The Life Cycle Of The Coffee Tree

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Coffee has been cultivated by humans for at least the last thousand years, and in that time we’ve managed truly make it one of our most productive crops globally.

Grown near to the equator and in elevated positions, coffee trees are responsible for producing the beverage that we love so much as a species.

There are many varieties of coffee that can be found across the world, with some countries like Ethiopia being home to many hundreds of undocumented types, as well as the most popular Arabica and Robusta. Originally, coffee is native to Africa, but over the centuries we’ve been able to adapt them to a wider range of climates as well as regions, and it’s now possible to find coffee being grown as far as South America.

Coffee trees tend to live longer when they grow in the wild than they do when cultivated by man, which means that there has always been a push to keep them growing as wildly as possible. They also boast fascinating life cycles as we will explore here.


Compared to most plants, the seeds of a coffee tree take quite a while to germinate. In fact, a study done on the popular Arabica coffee found that it can take around two months before the plant actually emerges from the soil, provided that the temperature is just right.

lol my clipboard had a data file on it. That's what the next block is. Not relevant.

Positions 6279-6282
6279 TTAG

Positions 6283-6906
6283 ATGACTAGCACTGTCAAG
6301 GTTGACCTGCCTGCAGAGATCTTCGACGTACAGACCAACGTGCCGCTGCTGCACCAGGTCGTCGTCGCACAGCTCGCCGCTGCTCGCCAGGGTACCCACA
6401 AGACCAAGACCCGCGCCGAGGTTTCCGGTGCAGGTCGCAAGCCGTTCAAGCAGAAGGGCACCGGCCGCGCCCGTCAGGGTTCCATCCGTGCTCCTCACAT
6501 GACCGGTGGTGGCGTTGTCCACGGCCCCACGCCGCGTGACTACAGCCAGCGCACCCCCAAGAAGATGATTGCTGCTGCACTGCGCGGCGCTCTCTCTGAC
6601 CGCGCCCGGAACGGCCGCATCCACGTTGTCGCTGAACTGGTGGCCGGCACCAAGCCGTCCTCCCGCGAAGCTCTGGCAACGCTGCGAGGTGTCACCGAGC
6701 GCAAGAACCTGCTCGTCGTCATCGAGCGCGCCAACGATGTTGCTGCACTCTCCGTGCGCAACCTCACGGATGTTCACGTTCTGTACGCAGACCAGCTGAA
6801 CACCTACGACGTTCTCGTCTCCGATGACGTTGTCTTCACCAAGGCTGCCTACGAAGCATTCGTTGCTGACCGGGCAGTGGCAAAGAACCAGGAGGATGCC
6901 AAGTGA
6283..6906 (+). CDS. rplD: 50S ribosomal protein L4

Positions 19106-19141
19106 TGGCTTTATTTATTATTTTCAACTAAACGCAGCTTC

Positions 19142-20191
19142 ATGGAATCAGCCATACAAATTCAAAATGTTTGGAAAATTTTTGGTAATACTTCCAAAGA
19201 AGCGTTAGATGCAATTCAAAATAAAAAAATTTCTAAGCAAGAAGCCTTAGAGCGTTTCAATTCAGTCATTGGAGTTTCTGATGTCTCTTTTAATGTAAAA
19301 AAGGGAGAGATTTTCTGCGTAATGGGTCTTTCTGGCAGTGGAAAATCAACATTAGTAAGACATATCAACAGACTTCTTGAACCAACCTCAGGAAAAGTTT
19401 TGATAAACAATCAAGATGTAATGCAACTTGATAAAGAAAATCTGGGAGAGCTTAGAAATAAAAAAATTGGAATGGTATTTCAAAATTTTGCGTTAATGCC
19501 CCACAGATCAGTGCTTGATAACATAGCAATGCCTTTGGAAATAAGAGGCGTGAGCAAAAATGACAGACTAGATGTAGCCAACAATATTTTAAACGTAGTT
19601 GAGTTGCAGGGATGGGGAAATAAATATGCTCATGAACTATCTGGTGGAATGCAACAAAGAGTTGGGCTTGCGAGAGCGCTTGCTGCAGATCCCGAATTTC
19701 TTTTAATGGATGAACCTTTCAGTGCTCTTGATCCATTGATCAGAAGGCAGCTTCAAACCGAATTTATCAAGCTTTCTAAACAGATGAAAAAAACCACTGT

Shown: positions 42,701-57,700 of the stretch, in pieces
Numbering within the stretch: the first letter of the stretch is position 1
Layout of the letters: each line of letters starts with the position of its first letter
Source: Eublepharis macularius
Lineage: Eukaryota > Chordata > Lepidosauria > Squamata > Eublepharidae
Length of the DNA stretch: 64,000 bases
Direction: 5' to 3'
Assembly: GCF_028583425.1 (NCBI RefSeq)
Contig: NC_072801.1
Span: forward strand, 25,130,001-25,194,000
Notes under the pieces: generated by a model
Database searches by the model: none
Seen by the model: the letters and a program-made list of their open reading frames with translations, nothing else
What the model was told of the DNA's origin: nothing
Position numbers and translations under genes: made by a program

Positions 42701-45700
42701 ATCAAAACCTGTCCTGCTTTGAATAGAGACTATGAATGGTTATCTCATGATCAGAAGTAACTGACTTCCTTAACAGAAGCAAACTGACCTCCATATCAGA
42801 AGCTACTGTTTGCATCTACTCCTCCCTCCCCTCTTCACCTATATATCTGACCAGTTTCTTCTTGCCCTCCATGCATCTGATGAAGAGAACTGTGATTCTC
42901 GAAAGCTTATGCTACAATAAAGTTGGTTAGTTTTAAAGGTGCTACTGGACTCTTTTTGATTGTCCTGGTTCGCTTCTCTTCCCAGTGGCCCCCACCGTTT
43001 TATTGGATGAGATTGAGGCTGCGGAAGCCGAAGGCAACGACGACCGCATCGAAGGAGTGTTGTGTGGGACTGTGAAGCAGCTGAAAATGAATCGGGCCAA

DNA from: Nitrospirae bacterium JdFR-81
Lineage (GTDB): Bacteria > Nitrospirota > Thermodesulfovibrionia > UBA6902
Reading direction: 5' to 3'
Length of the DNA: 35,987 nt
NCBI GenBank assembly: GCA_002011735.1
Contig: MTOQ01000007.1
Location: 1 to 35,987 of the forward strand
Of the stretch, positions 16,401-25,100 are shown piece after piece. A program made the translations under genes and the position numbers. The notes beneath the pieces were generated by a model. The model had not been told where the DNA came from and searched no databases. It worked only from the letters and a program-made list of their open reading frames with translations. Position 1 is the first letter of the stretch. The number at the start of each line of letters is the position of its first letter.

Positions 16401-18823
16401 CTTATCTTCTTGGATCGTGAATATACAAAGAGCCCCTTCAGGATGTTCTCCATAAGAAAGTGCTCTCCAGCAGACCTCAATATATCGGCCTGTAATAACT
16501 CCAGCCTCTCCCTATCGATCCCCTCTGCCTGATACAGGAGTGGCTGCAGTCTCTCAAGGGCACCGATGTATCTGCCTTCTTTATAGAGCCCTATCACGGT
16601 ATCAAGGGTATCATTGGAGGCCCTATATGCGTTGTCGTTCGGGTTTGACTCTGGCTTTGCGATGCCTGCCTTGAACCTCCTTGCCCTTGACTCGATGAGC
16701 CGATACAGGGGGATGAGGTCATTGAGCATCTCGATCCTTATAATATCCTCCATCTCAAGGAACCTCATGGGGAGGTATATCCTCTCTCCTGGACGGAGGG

If it’s too cold, the seed instead will take around 90 days in total, meaning that it’s a long wait right from the moment of planting, and part of why they are usually planted in warmer climates.

The Juvenile Stage

Even after a full year of growing, the juvenile tree is extremely small. They also will need protection from both high humidity and direct sunlight. Therefore, trees that grow in the wild are only able to thrive when given protection by the canopy of other.

At this stage and depending on the conditions of the soil and the general climate, it will be another three to five years before the tree is considered mature.

Early Maturity

By the time that a coffee tree has begun to properly mature – usually around three years – the tree will begin to produce.

At first there will be clusters of flowers that smell quite similar to jasmine, and 15 weeks after fertilisation has taken place, cherries themselves will begin to appear. Once they have, the cherries will need almost an entire year before they are fully ripened.


A matured coffee plant will stand a few metres off of the ground and will have deep taproots with a large root surface area.

Once they are fully grown, they can produce cherries for up to 60 years in the wild, but only 40 years when grown in cultivation, and these are what are turned into the beans that we drink while reading the news or checking out the newest NZ casino bonuses. Some coffee trees in Africa are speculated to be able to grow up to 100 years in total.